Our first cohort — Tatiana Butte, Crystal Swan and Amber Griffin-Royal — was selected from students expressing interest in the internship and with guidance from NavCal Director Dean Tanioka. The cohort met weekly with Environmental Design Librarian David Eifler to improve their research skills and develop ways the Environmental Design Library could be more welcoming to historically underserved communities. As with any pilot, there were failures and successes – hosting a film about Oakland gentrification on a busy night failed to attract anyone. However, acquiring more welcoming art for the Library and incorporating informative posters about women and underrepresented architects and landscape architects has been successful. Perhaps most exciting was Amber and Tatiana’s presentation to NavCal students highlighting key library resources and demonstrating Zotero citation software.
The student research advocates and the librarians learned a great deal in the process: opening new lines of communication, re-exploring the role of the library and the librarian in undergraduate education, making physical improvements to the Environmental Design Library, and establishing new friendships. Perhaps most important, bonds of trust, understanding, and empathy were created that extend to today.
Amber Griffin-Royal and Tatiana Butte provide library instruction to NavCal cohort.
Students: Need help with your research?
Starting this month, undergraduate Library fellows are offering in-person peer library research assistance. Fellows are available 1-3 p.m. Mondays and Wednesdays through Nov. 30.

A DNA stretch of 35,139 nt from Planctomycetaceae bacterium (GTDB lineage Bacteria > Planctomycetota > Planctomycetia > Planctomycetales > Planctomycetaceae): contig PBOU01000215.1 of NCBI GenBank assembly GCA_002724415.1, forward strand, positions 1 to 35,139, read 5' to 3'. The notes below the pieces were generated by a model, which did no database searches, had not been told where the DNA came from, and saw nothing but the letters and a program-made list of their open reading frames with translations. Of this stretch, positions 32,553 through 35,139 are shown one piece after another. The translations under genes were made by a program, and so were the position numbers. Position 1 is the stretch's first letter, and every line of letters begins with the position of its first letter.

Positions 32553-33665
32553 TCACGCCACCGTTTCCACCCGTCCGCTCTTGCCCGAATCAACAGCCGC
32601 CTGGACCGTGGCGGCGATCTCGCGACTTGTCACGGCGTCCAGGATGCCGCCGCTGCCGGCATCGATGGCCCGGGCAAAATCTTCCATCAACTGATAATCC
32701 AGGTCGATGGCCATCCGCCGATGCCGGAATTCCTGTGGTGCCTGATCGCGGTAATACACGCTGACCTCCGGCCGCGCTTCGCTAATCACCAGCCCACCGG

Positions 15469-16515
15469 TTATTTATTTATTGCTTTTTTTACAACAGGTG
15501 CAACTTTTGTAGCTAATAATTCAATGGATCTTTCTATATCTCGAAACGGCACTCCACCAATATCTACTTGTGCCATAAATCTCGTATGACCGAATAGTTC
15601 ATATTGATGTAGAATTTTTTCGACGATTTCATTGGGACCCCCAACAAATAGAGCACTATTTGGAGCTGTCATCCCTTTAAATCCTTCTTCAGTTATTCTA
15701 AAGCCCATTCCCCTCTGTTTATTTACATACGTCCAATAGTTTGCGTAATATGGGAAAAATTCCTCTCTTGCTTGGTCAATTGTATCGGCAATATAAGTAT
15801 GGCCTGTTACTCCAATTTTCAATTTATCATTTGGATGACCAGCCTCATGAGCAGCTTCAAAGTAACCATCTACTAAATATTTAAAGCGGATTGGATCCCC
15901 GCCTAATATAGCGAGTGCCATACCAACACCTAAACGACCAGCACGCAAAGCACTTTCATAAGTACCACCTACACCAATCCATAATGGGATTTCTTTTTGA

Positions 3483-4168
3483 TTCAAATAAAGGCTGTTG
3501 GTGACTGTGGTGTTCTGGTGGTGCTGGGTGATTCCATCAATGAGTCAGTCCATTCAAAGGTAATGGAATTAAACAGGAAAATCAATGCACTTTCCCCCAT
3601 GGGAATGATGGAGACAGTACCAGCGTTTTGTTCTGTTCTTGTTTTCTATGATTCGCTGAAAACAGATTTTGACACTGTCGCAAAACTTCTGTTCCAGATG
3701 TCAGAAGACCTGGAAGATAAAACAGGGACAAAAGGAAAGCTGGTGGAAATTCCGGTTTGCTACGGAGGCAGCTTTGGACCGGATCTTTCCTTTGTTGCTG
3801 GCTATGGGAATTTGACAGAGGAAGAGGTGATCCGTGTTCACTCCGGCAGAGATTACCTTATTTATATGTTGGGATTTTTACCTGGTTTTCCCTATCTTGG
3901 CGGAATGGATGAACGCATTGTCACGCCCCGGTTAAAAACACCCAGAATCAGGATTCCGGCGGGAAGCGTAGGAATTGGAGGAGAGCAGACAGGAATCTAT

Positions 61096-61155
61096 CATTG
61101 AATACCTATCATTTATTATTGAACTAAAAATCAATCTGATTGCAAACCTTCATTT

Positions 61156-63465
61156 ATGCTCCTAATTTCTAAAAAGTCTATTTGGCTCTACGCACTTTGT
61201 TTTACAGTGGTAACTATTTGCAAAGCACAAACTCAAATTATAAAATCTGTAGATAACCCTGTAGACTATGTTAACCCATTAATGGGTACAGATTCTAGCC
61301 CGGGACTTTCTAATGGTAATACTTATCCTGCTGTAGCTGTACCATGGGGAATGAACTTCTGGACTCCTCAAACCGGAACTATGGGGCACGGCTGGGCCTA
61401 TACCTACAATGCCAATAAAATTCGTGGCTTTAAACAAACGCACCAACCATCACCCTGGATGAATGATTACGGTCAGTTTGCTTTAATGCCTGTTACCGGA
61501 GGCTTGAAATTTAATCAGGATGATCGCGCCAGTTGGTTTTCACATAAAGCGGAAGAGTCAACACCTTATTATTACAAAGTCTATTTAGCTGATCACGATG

The UC Berkeley Library has recently embarked on an outreach effort to spread the word about the University of California libraries’ shared print strategies program to departments, institutes, and centers across campus.
This program is not new and has been active for a number of years. Contacts at the California Digital Library’s Shared Print Strategy Team and UC campuses have provided this information to local campus contacts as well as UC system faculty committees, including the Berkeley Division of the Academic Senate’s Committee on the Library, or LIBR; the University Committee on Library and Scholarly Communication, or UCOLASC; and the Systemwide Library and Scholarly Information Advisory Committee, or SLASIAC. The focus of the outreach is to convey that UC’s libraries are more interconnected than ever with one another, and with academic libraries across the country whose print collections augment and complement our own. This interconnectedness affords us an opportunity to redouble UC libraries’ efforts to engage in systematic and collaborative planning around print collection development and management.
The strategic goals are:
- Preserving print resources to ensure the ongoing availability and integrity of that content.
- Facilitating seamless discovery and access to content.